Listen up, tricks. I’ve been struggling with something lately, and that something is online dating.
I’m not looking to online date per say, as I’m more than a little bit taken, but I’m not exactly asking for a friend either.
You probably don’t know this but online dating sites are very prominent tools in the gayverse. One in particular, OkCupid, is the undisputed leader, at least here on the coast. Literally every friend I make IRL is on this site. At dinner parties they talk about their match, friend, and enemy percentages with each other. It was like an impenetrable secret language. And because I have a very hard time not participating in social conversations I decided to join. Also, my girlfriend has a profile, and I’m a big believer in relationship equality.
Setting up a profile was easy enough. Pick the two decent photos of yourself taken in the last year. Write some B.S. in the about me section about liking nature and expression and cooking for others (you’ve gotta look marketable). List movies and books and music that make you look smart but not pretentious. Try to write a joke. It’s okay if it’s just a little funny, no one expects you to be Tina Fey. And then, the questions.
Dear god, this site has questions for days. Intimate questions that you not only answer but indicate acceptable answers for potential matches, and then rate the importance of this question to you.
It’s more exhausting than taxes.
My profile is only 80% complete. According to the sidebar threats it will remain at 80% until I write 500 words in my profile. I’m not trying to write a college application essay here. I’m trying to make more friends who like dinosaurs and stupid comedies and nerdy librarian stuff.
I assume online dating is popular in universes other than the queer one I inhabit here in Boston, but I would think to a lesser extent. Though a quick informal survey of my straight friends seems to indicate EVERYone is on this site. We, the people, like that it’s free and that the interface is friendly, and that building your profile works like a personality quiz.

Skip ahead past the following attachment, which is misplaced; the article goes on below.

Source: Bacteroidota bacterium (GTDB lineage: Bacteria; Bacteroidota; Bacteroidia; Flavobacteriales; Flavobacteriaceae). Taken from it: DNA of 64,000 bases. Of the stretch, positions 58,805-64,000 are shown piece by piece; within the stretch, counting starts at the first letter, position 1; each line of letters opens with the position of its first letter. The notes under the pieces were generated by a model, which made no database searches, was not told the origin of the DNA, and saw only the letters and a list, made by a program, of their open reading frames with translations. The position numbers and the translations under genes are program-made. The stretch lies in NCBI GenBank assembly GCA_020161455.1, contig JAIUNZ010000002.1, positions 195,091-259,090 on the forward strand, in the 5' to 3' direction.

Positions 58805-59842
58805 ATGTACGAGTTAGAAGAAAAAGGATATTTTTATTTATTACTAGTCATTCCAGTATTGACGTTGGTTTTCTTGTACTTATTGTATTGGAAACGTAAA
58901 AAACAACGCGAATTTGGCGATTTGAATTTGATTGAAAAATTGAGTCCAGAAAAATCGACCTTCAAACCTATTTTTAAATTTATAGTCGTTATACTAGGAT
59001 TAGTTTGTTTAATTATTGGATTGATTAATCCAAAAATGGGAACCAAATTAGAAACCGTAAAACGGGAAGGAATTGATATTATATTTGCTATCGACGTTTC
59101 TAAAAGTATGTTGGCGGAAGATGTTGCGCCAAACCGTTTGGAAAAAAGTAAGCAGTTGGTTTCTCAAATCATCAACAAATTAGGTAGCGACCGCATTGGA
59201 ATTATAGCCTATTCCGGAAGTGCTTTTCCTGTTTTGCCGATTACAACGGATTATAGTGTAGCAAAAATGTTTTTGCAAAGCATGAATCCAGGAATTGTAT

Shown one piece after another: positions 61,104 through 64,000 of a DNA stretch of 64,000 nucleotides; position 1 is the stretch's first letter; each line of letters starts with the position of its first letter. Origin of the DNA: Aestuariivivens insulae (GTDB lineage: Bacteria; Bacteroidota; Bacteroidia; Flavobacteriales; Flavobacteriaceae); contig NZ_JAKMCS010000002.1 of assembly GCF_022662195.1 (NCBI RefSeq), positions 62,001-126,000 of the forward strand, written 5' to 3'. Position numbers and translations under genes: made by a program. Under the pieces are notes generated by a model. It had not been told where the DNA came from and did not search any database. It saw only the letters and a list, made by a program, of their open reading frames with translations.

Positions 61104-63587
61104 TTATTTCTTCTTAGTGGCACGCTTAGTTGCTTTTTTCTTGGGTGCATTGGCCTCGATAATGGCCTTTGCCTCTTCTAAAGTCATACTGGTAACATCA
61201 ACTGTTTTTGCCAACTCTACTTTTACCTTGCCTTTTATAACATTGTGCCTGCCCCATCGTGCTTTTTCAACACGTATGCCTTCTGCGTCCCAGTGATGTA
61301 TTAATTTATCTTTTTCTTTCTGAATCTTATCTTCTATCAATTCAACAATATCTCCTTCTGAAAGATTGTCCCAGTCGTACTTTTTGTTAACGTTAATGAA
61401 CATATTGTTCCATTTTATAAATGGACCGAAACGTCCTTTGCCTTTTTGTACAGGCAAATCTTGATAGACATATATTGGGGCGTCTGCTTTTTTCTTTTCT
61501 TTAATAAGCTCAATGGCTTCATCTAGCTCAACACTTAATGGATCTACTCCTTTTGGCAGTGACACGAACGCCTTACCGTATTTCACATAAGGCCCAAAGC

Several of my friends are currently in serious relationships that began on what my friend Jess calls the Cupes. Some of these relationships have lasted longer than many of my other friends’ first marriages.
So what is it about this site that is so appealing to the girl scouts of Boston?
Well, for starters, a lot of us are on there. It also has cool analytics, like what geographical locations would be most favorable to you, getting laid-wise.
It’s a great way to pseudo-stalk lesbians in the area. That way, when you go out with your friends to Queeraoke you can point out everyone in the room you recognize from their profiles and maybe even include awkward message exchange anecdotes. The site acts as a tool for shrinking a kind of disparate, marginalized community. It’s our local coffee shop/ grocery store/ bar.
The demographic is young. And anything that gets popular is able to retain momentum for that reason. You’re not going to use an unpopular dating site and significantly diminish your chances of meeting the lady/dude of your dreams.
According to my friend D., “There is no other way to meet them because they all stay at home with their cats.” You gays, she’s so right. Just because you leave the closet doesn’t mean you leave the living room.
Sites like this make a semi-invisible community more visible to its members. And Boston, being a city of transplants, benefits because all queers need queer friends in their new city, and it’s always better to see a photo or to know before meeting if the person is a big Nickleback fan. It’s inexcusable, no matter how pretty their face is.
I also hear it has great Harry Potter quizzes.